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3 Public Services That Would Not Be Here Without Open Data

Gov-local gov Open data

March 02, 2020

Reading time: 6 min

by

Agata

Follow Agata's monthly column in which she explores the power of data sharing through exciting use cases and inspiring insights. Read on to start with the stories of three public services that would not be here without open data.

I last went to the Centre Pompidou Library in central Paris on a Sunday morning. I thought I’d be the only one looking for a place to study at that time of the day. Instead I found myself stuck in a 30 minutes queue with people who woke up with the exact same idea. (I’m sure this situation will sound familiar to many of you…) When I finally got to the entrance of the building, I spotted a small billboard. Although I didn’t pay much attention to it initially, at a second glance I realized that I should not dismiss it so quickly. 

The ad promoted Affluences, an app that tells you the real time occupancy of libraries, museums and other facilities. If I had downloaded it earlier that morning, I would not have bothered with Centre Pompidou. I would have travelled instead to the pleasant suburb of Issy-les-Moulineaux, where libraries are open on Sundays and there are plenty of free spots. The reason we know this is because Issy-les-Moulineaux was the first municipality in the Paris area to publish the occupancy information of its public buildings as open data in 2019. 

Since I moved from Venice to Paris last year to specialize in Digital Technologies and Public Policy, I have learnt a great deal about the open data ecosystem in France and beyond. I found out that many different organizations, from private banks to local governments, have been launching open data portals and that even the EU has adopted a directive on the matter.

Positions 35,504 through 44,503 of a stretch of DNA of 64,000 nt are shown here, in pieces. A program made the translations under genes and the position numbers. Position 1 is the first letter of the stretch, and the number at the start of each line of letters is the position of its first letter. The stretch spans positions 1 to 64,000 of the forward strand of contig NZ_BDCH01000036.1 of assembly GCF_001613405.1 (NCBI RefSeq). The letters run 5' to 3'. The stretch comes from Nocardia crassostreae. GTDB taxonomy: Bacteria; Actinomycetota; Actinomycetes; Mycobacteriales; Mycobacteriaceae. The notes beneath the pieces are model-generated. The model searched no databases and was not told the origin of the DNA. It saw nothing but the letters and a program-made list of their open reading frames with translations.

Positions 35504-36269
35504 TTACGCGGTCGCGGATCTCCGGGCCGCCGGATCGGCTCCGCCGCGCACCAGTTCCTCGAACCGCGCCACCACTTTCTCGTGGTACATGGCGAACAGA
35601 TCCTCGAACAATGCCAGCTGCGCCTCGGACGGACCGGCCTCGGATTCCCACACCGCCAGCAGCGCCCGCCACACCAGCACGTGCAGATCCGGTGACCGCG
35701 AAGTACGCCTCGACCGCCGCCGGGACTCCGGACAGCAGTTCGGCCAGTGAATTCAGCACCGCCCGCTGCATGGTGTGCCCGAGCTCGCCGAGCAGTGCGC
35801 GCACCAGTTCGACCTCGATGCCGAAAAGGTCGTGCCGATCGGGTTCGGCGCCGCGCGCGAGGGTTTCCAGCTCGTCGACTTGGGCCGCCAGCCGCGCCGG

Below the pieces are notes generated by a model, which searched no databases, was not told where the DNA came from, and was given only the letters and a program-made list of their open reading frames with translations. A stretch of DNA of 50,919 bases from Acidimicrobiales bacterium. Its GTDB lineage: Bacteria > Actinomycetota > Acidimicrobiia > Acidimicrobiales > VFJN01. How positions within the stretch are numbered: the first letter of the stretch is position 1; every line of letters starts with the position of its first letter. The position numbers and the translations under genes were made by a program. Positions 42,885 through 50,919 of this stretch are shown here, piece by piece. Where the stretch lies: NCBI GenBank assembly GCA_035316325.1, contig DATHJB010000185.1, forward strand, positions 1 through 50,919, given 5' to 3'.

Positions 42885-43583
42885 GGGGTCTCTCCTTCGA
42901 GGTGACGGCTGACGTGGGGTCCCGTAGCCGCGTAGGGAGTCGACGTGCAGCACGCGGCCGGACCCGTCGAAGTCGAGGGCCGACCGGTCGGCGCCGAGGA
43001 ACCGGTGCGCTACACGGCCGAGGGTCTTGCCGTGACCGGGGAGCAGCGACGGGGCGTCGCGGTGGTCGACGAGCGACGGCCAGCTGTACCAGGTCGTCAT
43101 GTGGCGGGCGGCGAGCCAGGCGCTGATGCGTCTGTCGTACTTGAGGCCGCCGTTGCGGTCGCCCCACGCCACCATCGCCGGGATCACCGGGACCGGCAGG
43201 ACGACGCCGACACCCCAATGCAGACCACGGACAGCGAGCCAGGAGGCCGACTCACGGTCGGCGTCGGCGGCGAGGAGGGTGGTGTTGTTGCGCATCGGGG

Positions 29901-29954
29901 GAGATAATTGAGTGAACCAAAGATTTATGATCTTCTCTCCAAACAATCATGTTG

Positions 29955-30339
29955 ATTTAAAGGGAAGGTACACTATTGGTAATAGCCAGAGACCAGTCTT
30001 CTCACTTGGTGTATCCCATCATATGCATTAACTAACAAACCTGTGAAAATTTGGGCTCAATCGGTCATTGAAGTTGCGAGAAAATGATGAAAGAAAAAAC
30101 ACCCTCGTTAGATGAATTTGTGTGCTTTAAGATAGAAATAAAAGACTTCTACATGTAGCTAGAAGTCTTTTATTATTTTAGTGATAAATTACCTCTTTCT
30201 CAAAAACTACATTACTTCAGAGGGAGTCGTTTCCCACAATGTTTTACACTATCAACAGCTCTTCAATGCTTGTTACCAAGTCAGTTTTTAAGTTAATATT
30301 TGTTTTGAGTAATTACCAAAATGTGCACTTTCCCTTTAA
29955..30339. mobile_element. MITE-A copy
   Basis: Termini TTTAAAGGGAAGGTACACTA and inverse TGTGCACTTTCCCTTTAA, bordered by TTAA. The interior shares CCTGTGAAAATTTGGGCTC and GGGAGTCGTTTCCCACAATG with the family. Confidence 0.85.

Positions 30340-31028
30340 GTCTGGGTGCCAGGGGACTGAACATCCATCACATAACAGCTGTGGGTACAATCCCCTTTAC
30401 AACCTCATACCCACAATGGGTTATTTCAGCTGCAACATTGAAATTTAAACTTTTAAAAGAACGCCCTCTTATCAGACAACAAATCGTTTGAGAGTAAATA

But one question stuck with me: why do open data and data sharing matter so much?

If you’ve been racking your brain around the same issue, follow my monthly column on this blog in which I explore the power of data sharing through exciting use cases and inspiring insights. Ready? Let’s get started with the stories of three public services that would not be here without open data!

Open Data to Build Transparency and Accountability in France

In 2010, the French health sector faced a huge scandal around Mediator, an anti-diabetic drug with deadly effects on anorexics. In response to the crisis, the government passed the Bertrand law (inspired by the US Sunshine Act), which stipulates that businesses in the health sector must declare and publish all information related to the agreements established with practitioners and health agencies. This was achieved with an innovative open data platform, the Base Transparence Santé, in 2014. 

BaseTransparenceSanté

Transparence-Santé is in fact a database that collects all declarations of interest that pharmaceuticals must fill in when providing practitioners with their products for testing. The declarations must detail the type of relation (agreement, remuneration, benefit in cash or in kind), the name of the parties involved and the date, purpose, amount and nature of the benefits. The obligation applies to all health professionals, including students and institutions, and to all medical products, including drugs, biological substances and appliances.